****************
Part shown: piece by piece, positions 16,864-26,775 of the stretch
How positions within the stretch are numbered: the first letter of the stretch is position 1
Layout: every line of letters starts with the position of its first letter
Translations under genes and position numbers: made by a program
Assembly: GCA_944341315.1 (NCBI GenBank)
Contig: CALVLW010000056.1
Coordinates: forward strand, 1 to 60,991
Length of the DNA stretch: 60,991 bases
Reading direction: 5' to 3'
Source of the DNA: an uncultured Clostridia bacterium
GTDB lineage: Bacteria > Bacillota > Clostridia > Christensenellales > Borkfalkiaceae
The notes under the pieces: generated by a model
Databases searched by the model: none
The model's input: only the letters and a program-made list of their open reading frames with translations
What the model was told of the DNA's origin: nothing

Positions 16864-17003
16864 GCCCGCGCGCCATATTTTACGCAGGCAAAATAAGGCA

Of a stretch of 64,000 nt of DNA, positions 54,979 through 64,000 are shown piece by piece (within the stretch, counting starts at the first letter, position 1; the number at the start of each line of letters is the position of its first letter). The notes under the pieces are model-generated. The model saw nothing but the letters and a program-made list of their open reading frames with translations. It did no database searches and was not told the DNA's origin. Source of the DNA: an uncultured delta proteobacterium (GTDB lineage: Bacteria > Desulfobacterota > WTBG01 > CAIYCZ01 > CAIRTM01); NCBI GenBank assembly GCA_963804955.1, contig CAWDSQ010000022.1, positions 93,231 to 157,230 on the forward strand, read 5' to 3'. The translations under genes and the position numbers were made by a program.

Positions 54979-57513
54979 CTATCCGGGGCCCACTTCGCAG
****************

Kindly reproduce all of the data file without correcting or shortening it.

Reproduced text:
Part shown: piece by piece, positions 16,864-26,775 of the stretch
How positions within the stretch are numbered: the first letter of the stretch is position 1
Layout: every line of letters starts with the position of its first letter
Translations under genes and position numbers: made by a program
Assembly: GCA_944341315.1 (NCBI GenBank)
Contig: CALVLW010000056.1
Coordinates: forward strand, 1 to 60,991
Length of the DNA stretch: 60,991 bases
Reading direction: 5' to 3'
Source of the DNA: an uncultured Clostridia bacterium
GTDB lineage: Bacteria > Bacillota > Clostridia > Christensenellales > Borkfalkiaceae
The notes under the pieces: generated by a model
Databases searched by the model: none
The model's input: only the letters and a program-made list of their open reading frames with translations
What the model was told of the DNA's origin: nothing

Positions 16864-17003
16864 GCCCGCGCGCCATATTTTACGCAGGCAAAATAAGGCA

Of a stretch of 64,000 nt of DNA, positions 54,979 through 64,000 are shown piece by piece (within the stretch, counting starts at the first letter, position 1; the number at the start of each line of letters is the position of its first letter). The notes under the pieces are model-generated. The model saw nothing but the letters and a program-made list of their open reading frames with translations. It did no database searches and was not told the DNA's origin. Source of the DNA: an uncultured delta proteobacterium (GTDB lineage: Bacteria > Desulfobacterota > WTBG01 > CAIYCZ01 > CAIRTM01); NCBI GenBank assembly GCA_963804955.1, contig CAWDSQ010000022.1, positions 93,231 to 157,230 on the forward strand, read 5' to 3'. The translations under genes and the position numbers were made by a program.

Positions 54979-57513
54979 CTATCCGGGGCCCACTTCGCAG